Thursday, May 13, 2004

It's just about impossible to watch TV nowadays without having to endure another misleading Bush/Cheney commercial. Fortunately we have the Howler to translate the press accounts of these ads for us:
Last Saturday, Wilgoren reviewed the Bush campaign’s use of a now-famous statement by Kerry. According to Wilgoren, Bush’s campaign “scour[ed] Senator John Kerry’s three decades in public life in search of material to use against him. But they turned up nothing as potent as 13 words that spilled from Mr. Kerry’s mouth shortly after he effectively secured the Democratic presidential nomination.” Wow! That must have been some statement by Kerry! Wilgoren quoted the potent remark which spilled from the Democrat’s mouth:
WILGOREN (pgh 2): “I actually did vote for the $87 billion—before I voted against it,” Mr. Kerry said on a March afternoon in Huntington, W.Va.
According to Wilgoren, this potent remark is the greatest find of Bush’s opposition research. Early on, she let us know how comical Kerry’s statement really was:
WILGOREN (5): Ken Goldstein, a professor of political science at the University of Wisconsin, said the quotation “just sounds ridiculous.”

“Say it to yourself, it’s funny,” said Mr. Goldstein, an expert on political advertising and communication. “It’s like something Comedy Central would do.”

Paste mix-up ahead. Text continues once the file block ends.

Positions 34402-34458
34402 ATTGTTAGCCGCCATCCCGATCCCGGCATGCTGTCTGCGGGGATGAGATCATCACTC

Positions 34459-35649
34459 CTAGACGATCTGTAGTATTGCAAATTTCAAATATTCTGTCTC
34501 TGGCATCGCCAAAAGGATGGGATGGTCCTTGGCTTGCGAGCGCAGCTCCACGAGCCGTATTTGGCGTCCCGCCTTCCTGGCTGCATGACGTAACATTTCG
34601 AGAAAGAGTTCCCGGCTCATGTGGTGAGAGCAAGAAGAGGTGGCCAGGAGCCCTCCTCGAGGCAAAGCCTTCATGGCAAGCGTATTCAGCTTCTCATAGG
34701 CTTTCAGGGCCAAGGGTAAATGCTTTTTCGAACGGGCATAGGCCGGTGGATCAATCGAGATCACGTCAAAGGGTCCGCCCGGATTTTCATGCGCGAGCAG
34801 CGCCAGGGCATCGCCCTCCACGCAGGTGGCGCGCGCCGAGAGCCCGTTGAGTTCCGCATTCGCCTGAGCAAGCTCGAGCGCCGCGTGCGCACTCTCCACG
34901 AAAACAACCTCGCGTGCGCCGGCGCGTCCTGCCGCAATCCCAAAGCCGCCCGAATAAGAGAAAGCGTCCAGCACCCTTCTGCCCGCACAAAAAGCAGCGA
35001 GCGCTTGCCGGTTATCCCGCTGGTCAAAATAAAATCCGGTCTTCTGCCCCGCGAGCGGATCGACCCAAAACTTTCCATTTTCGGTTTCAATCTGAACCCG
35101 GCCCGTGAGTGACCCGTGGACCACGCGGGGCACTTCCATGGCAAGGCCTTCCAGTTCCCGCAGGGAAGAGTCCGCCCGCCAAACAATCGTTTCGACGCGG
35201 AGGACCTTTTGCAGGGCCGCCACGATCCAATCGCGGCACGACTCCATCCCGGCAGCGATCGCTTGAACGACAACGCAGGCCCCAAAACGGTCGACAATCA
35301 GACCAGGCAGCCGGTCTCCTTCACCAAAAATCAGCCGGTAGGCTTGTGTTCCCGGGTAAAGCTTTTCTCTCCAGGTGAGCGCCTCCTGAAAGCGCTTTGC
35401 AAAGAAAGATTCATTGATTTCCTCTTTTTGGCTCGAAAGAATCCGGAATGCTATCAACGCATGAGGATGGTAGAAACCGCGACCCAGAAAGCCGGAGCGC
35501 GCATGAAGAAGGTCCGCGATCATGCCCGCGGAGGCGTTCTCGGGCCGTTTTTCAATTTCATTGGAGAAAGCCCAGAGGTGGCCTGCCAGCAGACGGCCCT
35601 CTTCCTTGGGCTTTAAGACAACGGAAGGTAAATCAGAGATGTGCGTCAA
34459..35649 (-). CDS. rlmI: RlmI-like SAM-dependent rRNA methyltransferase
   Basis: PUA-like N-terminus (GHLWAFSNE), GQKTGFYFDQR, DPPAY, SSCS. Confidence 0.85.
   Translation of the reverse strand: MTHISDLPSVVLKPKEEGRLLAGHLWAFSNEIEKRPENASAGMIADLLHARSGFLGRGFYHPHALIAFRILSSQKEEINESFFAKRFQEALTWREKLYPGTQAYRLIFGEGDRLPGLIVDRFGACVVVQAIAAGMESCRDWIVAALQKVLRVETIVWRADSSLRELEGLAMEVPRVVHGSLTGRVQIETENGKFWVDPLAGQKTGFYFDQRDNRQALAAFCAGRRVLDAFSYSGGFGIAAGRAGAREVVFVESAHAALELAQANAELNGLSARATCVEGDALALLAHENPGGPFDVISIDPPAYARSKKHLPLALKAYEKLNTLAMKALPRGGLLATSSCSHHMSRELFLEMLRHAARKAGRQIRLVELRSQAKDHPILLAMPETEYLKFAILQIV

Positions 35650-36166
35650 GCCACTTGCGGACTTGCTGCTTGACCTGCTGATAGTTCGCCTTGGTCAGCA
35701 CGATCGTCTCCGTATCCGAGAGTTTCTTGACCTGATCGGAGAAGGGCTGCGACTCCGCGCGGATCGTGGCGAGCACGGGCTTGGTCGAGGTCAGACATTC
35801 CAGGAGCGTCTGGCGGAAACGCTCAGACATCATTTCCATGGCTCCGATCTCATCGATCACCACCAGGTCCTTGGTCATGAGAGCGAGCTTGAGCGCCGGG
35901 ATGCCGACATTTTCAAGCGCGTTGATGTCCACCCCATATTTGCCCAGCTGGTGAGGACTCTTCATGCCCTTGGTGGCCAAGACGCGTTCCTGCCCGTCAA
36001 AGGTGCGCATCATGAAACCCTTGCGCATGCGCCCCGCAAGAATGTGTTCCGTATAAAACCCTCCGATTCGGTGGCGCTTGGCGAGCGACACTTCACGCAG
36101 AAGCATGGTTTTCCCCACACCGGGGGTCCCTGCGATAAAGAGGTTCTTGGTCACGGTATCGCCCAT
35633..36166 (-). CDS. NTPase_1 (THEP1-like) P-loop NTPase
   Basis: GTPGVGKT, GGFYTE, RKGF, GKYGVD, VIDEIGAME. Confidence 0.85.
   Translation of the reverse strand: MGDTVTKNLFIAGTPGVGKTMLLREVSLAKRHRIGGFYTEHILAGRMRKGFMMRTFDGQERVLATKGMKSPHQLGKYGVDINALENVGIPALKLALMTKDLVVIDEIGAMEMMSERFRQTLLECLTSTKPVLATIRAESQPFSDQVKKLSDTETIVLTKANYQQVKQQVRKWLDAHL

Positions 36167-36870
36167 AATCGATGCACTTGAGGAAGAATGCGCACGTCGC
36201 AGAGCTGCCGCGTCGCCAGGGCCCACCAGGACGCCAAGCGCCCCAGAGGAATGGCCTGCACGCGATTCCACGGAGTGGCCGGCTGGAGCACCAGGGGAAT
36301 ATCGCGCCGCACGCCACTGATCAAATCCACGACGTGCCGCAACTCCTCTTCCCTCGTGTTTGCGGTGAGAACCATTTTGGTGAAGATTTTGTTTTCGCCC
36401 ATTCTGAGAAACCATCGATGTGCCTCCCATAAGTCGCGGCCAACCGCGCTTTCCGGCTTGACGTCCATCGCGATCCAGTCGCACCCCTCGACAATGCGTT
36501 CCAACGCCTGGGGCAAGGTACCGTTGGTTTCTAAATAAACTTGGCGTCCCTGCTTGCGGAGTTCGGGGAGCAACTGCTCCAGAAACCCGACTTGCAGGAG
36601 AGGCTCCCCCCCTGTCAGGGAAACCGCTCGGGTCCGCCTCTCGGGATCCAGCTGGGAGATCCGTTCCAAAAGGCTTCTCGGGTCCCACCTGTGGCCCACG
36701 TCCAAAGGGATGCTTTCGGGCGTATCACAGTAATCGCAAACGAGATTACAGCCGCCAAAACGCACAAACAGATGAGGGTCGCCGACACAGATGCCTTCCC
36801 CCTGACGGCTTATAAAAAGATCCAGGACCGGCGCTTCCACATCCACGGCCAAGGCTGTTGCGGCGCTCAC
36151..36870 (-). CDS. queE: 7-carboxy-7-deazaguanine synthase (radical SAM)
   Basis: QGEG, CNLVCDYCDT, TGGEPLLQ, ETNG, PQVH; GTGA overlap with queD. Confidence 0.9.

Indeed, within 36 hours, the Bush campaign had turned Mr. Kerry’s inartful explanation of his stance on financing Iraq’s reconstruction into a devastating punch line for an advertisement claiming he is indecisive and weak on defense. Mr. Bush’s aides also seized on the statement to coin a new term, “foragainst,” which they use to ridicule Mr. Kerry in news releases.

Say it to yourself—it’s funny! According to Wilgoren’s expert, Kerry’s statement “just sounds ridiculous”—like something you’d hear on Comedy Central! And Wilgoren continued the imagery herself, saying the Bush camp had turned the statement into a “devastating punch line.” They were using to “ridicule” Kerry.

Yep! Wilgoren pulled no punches—no pun intended— as she told us how foolish the comment had been. But after engaging in so much fun, you’d think that she would be very careful to examine the merits of Bush’s ad. After all, Kerry’s statement shows that “he is indecisive and weak on defense,” the Bush camp has said. Just in case we missed these points, Wilgoren states them again:
WILGOREN (8): Mr. Bush’s team contends it is emblematic of the larger case they are making against Mr. Kerry: that he is a flip-flopping Washington insider unqualified to lead the nation in wartime.
Kerry’s statement shows that he’s a flip-flopper. And it shows that he’s weak on defense! These are surely serious charges. Sadly, Wilgoren isn’t up to critiquing them. Maybe we’re all better off when they just surf during ads.

Does Kerry’s statement show he’s a flipper? Rather plainly, no, it does not. After all, the solon voted on two different $87 billion bills—one of which was “paid for” through a tax increase, and one of which was not. Indeed, how transparently fake is the Bush camp’s charge that these two different votes make Kerry a flipper? As Kerry himself has often noted, Bush said, during debate on the bills, that he would veto the first of these bills—the one for which Kerry voted. In other words, Bush supported one bill and opposed the other—just exactly like Kerry did. Not only is Kerry not a flipper, Bush’s campaign is slamming him for supporting one bill and not the other—exactly the thing their guy did!
Thanks for clearing that up, Bob.